The New Deal: A Modern History by Michael Hiltzik
My rating: 5 of 5 stars
This is an excellent review of the New Deal, the motivations and organization of Roosevelt (and his Brain Trusters) and more.
Some of the best analysis is near the end. Economists like Paul Krugman have had to defend the New Deal, and Keynsianism in general, against charges it actually made the Depression worse, by citing FDR's second term balanced budget focus. Hiltzik goes even further and notes that in Roosevelt's first term, only one year had a near-adequate amount of stimulus, with deflationary measures undercutting stimulus ones in other years. He even has Roosevelt's own words to quote. And ,he doesn't hesitate to tie this back to today.
Hiltzik also has a short but insightful chapter on the Supreme Court packing decision, including noting that, even after Roosevelt started getting "better" votes from the court, he couldn't let go of the "packing" idea.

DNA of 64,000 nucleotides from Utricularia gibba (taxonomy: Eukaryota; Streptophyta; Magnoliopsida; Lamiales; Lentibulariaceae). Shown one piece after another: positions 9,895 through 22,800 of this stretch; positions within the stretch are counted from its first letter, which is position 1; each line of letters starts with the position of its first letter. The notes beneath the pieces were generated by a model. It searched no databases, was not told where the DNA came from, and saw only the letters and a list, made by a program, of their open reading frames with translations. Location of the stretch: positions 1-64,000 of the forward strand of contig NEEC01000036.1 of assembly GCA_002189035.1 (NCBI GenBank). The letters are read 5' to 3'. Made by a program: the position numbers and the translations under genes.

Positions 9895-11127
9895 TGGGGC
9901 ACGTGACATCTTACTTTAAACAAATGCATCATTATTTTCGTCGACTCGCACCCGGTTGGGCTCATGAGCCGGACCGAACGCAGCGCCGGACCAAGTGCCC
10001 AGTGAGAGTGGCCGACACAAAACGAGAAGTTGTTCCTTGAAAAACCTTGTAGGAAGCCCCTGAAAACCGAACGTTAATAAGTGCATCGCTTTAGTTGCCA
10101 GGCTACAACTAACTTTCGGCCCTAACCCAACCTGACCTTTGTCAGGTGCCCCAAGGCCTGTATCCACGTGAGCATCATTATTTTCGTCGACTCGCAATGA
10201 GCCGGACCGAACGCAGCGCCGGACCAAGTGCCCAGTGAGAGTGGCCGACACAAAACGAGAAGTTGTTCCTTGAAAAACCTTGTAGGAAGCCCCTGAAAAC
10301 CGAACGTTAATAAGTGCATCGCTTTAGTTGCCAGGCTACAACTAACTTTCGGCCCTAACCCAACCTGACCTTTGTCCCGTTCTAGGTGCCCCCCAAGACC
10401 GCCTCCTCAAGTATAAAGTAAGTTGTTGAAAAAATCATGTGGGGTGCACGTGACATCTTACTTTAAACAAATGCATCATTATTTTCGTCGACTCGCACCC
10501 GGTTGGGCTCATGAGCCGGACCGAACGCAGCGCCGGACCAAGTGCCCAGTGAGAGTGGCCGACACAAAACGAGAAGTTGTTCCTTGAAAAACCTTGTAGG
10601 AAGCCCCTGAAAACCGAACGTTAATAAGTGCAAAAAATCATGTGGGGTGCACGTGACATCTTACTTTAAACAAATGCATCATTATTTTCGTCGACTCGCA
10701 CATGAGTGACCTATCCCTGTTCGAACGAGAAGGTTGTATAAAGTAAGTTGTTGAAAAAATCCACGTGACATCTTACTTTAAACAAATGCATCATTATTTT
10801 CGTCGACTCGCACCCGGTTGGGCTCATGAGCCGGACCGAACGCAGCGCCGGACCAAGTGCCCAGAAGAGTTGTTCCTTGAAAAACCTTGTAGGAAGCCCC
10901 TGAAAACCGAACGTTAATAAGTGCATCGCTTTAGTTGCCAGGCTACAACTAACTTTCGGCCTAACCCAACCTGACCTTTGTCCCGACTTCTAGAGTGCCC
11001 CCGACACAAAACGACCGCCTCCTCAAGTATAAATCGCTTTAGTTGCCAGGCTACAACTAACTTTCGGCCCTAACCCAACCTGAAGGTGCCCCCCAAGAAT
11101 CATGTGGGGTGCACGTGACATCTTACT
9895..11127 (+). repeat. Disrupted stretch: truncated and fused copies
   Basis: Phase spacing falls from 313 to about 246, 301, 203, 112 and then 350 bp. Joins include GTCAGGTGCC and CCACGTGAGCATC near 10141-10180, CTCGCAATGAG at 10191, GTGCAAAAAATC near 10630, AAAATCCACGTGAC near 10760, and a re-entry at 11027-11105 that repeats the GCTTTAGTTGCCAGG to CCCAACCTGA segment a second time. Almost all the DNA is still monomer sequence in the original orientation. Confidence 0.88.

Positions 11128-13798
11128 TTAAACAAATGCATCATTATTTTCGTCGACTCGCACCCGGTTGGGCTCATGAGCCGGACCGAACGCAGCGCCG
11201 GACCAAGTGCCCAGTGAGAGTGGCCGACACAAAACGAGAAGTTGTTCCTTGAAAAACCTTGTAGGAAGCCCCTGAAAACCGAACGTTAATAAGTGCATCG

Hiltzik also, among other things, says we should drop the "100 Days" focus, and more, of New Deal study.
Finally, Hiltzik, among many other things, notes that FDR's fear of "the dole" led him to reject the ideas of Frances Perkins and others, and NOT fund Social Security immediately and out of general revenue. (The immediate payroll tax deductions, but without benefits payments until the 1940s, were one of those deflationary measures mentioned above.)
This is an excellent starter and overview book on the New Deal. Without calling them "parallels," Hitzlik lets the reader see just how some of FDR's actions, and lack of system behind them, and the results of lack of system, apply well to The Great Recession of today and its aftermath, too.
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